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Option 1: Single long question:

  • Should I be concerned about my cats development because of A, B, C?

Option 2: Multiple small questions:

  • What is normal A for a cat?
  • What is normal B for a cat?
  • What is normal C for a cat?

If I go option 1 the question is long and specific to me, but it opens up the valuable possibility for a great general behavior answer that contains that information and more.

If I go option 2 I kill the possibility for a comprehensive answer, but the questions are easier to find, more generally applicable, and easier to give specific answers to.

Note that this isn't the classic multiple unrelated questions in one post (at least I don't think it is) - A, B, C are distinctly related reasons for the question (think e.g. asking about a collection of possibly related symptoms of a single problem vs. asking about each symptom individually). E.g. "My dog is gaining weight and losing hair; does he have a thyroid problem?" vs. "What is the normal weight for a dog? What is the normal hair loss rate for a dog?" This fuzzy boundary is not covered by Why is it better to ask all my questions separately, and not all at once?.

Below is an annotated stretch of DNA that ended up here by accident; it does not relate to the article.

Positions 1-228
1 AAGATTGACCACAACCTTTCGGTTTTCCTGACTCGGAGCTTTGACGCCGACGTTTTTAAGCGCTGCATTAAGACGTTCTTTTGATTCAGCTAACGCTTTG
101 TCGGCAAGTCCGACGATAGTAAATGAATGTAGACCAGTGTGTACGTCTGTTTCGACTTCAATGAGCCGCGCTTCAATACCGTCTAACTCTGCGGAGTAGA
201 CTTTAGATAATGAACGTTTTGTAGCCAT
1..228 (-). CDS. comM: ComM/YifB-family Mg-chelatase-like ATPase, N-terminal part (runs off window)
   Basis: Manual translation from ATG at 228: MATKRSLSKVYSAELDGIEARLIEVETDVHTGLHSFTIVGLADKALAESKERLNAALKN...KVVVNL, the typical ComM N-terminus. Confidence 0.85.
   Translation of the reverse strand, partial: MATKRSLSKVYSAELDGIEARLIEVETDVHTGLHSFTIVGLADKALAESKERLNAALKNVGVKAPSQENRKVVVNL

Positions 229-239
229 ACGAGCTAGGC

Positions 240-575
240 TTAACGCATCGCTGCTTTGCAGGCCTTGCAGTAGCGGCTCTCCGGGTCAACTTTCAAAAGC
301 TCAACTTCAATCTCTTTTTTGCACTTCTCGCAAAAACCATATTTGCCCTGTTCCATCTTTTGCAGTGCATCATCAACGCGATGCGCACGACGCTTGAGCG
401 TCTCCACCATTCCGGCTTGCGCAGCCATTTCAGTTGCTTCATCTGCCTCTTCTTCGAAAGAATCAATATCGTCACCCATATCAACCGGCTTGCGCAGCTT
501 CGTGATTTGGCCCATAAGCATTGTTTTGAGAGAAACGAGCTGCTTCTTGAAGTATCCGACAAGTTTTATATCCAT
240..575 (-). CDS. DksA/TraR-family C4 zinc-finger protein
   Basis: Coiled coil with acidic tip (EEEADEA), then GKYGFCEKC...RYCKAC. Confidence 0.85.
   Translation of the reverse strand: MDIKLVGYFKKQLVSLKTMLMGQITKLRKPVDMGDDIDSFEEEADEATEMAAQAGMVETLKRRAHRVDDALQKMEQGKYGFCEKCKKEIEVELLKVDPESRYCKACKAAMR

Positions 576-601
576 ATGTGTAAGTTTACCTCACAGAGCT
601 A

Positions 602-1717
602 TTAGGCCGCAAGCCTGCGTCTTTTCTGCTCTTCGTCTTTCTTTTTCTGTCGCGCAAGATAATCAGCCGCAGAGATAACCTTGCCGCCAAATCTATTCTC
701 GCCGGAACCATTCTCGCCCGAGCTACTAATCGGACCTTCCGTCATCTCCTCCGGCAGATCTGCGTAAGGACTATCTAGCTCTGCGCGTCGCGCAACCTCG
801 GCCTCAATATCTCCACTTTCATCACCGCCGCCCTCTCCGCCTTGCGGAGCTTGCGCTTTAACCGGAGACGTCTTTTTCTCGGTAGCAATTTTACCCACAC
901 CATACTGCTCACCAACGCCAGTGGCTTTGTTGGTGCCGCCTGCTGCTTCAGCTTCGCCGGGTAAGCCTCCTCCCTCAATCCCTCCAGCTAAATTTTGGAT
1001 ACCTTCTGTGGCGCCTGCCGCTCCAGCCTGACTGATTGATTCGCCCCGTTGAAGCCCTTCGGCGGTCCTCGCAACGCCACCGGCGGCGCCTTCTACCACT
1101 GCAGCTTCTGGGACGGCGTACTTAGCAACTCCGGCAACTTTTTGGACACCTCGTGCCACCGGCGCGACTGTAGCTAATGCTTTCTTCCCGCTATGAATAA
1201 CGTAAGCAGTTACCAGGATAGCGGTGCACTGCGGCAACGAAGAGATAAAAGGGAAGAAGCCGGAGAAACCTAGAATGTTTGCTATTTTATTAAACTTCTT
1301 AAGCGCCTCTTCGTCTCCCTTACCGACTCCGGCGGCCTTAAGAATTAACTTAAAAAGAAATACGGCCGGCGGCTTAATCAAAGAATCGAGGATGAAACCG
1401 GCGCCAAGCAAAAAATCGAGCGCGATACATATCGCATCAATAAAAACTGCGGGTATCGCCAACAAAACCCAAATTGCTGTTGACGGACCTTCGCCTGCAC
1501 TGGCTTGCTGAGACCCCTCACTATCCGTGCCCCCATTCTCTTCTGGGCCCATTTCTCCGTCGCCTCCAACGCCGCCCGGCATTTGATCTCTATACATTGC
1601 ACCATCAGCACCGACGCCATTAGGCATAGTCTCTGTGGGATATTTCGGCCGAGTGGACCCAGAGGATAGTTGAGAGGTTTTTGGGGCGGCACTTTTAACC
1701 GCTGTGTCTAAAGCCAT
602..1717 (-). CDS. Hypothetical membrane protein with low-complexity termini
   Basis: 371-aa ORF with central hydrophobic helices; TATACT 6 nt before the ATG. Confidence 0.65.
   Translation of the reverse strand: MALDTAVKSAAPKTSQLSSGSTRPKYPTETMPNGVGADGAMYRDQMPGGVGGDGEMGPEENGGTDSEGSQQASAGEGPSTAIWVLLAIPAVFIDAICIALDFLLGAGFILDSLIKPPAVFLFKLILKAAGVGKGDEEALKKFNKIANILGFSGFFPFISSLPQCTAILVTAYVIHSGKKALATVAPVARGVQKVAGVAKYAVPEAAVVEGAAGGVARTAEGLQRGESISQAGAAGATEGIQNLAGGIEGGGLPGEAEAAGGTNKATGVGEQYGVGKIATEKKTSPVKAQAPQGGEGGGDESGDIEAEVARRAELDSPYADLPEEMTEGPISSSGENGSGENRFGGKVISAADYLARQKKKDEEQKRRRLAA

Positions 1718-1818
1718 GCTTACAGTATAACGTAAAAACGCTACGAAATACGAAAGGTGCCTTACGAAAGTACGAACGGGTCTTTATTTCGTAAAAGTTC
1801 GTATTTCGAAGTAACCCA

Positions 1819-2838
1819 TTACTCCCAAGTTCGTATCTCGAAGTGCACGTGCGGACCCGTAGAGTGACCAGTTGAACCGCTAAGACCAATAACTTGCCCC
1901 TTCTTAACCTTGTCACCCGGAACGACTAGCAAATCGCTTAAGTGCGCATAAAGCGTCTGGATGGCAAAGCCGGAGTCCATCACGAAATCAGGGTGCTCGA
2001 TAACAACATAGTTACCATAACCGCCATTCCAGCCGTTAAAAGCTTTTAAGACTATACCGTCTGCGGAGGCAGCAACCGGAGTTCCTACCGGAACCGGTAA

I think there are good cases for both options. Which should I choose?

Also, suppose I have already done option 1 but decide to do option 2 instead. Should I delete the original or can I leave them all? If I delete the original there is potentially less redundant information and noise on the site and my option 2 questions become duplicates of it, but if I leave it I still leave the possibility for a comprehensive answer.

  • To split your existing question, edit the original question to have only one question, then ask additional questions to cover the additional topics. – Zaralynda Jul 8 '14 at 14:02
  • @Zaralynda Not a duplicate. See the bit I just added, in particular: "Note that this isn't the classic multiple unrelated questions in one post (at least I don't think it is) - A, B, C are distinctly related reasons for the question (think e.g. asking about a collection of possibly related symptoms of a single problem vs. asking about each symptom individually)." See also the linked question, which does not fall into the clear cut boundaries described by the linked duplicate. – Jason C Jul 8 '14 at 14:03

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